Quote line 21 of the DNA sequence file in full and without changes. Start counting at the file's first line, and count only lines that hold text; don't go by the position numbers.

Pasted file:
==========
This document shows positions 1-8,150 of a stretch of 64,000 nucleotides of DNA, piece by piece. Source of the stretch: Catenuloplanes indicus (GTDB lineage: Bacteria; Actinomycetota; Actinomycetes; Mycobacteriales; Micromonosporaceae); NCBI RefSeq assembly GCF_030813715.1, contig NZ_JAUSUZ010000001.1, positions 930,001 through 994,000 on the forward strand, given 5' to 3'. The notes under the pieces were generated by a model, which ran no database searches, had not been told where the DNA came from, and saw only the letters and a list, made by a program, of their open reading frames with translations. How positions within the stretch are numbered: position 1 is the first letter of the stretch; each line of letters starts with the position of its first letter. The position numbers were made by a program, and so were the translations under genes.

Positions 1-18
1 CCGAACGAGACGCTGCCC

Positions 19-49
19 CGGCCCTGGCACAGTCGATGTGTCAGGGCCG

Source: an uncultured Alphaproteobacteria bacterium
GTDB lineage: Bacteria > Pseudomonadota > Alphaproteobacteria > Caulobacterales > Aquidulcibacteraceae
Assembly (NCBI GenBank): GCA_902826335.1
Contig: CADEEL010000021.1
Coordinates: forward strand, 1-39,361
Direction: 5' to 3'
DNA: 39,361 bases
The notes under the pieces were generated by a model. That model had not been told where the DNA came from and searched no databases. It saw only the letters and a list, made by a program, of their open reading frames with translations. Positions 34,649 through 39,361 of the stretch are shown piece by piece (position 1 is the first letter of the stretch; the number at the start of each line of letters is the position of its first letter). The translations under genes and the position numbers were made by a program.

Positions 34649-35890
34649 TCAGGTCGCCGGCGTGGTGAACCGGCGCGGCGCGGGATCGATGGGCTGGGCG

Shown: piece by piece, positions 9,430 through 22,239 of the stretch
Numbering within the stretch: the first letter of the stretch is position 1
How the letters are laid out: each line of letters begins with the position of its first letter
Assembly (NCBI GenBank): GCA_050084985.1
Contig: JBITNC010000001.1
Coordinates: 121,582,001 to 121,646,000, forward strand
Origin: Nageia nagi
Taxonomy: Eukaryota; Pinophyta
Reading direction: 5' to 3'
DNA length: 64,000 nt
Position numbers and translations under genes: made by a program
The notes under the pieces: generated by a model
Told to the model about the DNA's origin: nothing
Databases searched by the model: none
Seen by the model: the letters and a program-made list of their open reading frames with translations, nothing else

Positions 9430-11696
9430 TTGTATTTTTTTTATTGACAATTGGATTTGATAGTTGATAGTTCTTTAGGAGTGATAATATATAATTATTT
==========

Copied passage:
Coordinates: 121,582,001 to 121,646,000, forward strand